Large companies receive an enhanced deduction of 130% for research and development (R&D) expenditure. From 1 April 2011 small and medium enterprises receive an enhanced deduction of 200% for their R&D expenditure, and the government plans to increase this to 225% from 1 April 2012, subject to EU approval under the state aid rules.
There is also an intangible fixed assets regime for companies under which tax relief is available for intangible assets acquired after 1 April 2002. The government plans to later introduce a “patent box” regime under which companies would pay tax at only 10% on income arising from patents.
Dividends received from UK companies are not subject to corporation tax and foreign dividends are mostly exempt. Income from overseas branches of UK companies is currently taxable, but double tax relief is available for foreign tax paid. For accounting periods beginning on or after 19 July 2011, companies may make an irrevocable election to exempt all their foreign branches from corporation tax on their profits.
The government is consulting on changes to the controlled foreign companies regime, which effectively taxes UK companies on their share of the profits of companies controlled by UK persons and situated in low tax jurisdictions.
The UK has concluded a wide network of bilateral double taxation agreements with other countries to allocate taxing rights and ensure that income is not taxed twice. These agreements also provide for a dispute resolution mechanism known as the mutual agreement procedure whereby the competent authorities in the two countries can resolve situations where taxation arises that is not in accordance with the agreement. Also, the European Union has set up the EU Arbitration Convention, whereby countries can resolve disputes arising for example where one country makes an upward transfer pricing adjustment to the taxable profits of a company and the other party to the transaction is looking for corresponding tax relief in another EU country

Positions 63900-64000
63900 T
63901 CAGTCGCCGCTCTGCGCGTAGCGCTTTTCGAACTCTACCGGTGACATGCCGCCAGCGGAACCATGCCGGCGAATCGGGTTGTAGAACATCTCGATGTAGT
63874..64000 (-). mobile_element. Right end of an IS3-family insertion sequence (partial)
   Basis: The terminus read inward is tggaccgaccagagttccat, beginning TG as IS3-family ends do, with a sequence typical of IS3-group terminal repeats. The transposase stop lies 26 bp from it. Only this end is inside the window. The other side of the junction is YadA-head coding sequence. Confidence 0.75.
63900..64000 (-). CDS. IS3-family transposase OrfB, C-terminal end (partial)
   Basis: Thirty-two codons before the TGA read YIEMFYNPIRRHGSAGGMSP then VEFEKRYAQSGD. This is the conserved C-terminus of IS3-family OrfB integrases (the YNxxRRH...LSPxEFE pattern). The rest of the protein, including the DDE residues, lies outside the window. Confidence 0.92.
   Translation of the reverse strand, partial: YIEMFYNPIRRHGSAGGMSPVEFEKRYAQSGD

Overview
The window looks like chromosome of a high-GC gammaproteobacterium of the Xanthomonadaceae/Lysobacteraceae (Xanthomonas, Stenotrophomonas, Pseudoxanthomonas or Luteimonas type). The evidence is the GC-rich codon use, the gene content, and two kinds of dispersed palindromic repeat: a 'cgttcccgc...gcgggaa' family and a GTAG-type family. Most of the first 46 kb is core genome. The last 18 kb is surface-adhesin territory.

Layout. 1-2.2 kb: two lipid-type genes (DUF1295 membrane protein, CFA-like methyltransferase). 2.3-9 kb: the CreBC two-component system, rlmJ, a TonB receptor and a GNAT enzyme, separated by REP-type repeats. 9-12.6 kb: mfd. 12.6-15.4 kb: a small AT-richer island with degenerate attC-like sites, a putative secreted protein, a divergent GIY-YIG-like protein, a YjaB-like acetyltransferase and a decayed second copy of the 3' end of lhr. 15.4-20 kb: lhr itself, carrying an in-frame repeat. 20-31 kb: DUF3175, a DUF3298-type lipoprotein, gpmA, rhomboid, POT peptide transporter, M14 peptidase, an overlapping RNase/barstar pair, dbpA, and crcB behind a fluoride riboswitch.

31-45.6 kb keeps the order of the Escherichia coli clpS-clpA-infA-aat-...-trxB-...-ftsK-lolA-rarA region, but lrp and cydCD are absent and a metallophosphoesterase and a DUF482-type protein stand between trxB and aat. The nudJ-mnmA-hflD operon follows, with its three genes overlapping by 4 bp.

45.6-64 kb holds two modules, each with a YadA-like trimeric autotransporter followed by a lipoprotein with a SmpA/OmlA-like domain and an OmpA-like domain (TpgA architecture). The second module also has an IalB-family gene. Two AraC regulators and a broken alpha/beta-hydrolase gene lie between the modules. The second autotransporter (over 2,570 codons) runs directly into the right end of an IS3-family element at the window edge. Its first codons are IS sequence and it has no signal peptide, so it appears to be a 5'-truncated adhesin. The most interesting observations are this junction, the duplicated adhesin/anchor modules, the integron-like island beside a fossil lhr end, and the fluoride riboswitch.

Insurance Premium Tax
In the UK, premiums received under a taxable insurance contract are subject to the insurance premium tax. For non-life insurance the rate of insurance premium tax is 6% from 4 January 2011 but on certain types of policy such as travel or holiday insurance the insurance premium tax is charged at 20%. Life insurance and reinsurance contracts, apart from private medical insurance (PMI) policies, are not subject to insurance premium tax.
Value Added Tax (VAT)
The VAT is a multi-stage sales tax that applies where a business is making taxable supplies. Businesses making taxable supplies over GBP 73,000 in the past twelve months must register for VAT. The tax is imposed on the value added at each stage, whereby the supplier adds VAT to the price of the supply and can recover VAT paid on the expenses relating to that supply. The intention of the law is that the final consumer (an individual or business that is not registered for VAT) actually bears the burden of the tax, though VAT registered companies must bear significant costs of compliance with VAT.
The basic rate of VAT is 20% from 4 January 2011, with a lower rate of 5% that applies to certain goods and services including domestic fuel and the installation of energy-saving materials. Some items are subject to VAT at a zero rate, including food, water and sewage services, books and newspapers, the sale or long lease of new residential buildings, children’s clothing and footwear and some passenger transport.
Services that are exempt from VAT altogether include health, education, insurance and financial services, the sale of land or of a used commercial building, or the lease of a commercial building. Where an exempt service is supplied, the provider cannot recover VAT paid on expenses relating to that supply. In some cases an option to tax (option to waive exemption) is available so the supplier may add VAT to the sale price and recover VAT paid in connection with the supply.
- UK Finance Act 2011
- Image credits: puravida and gracey on morguefile
This post is part of the series: European Taxation Guide 2010
Succinct oveview of taxation in European countries. The series will gradually increase each month and will also eventually cover Asia and Australasia. Articles will be updated as and when taxation changes occur.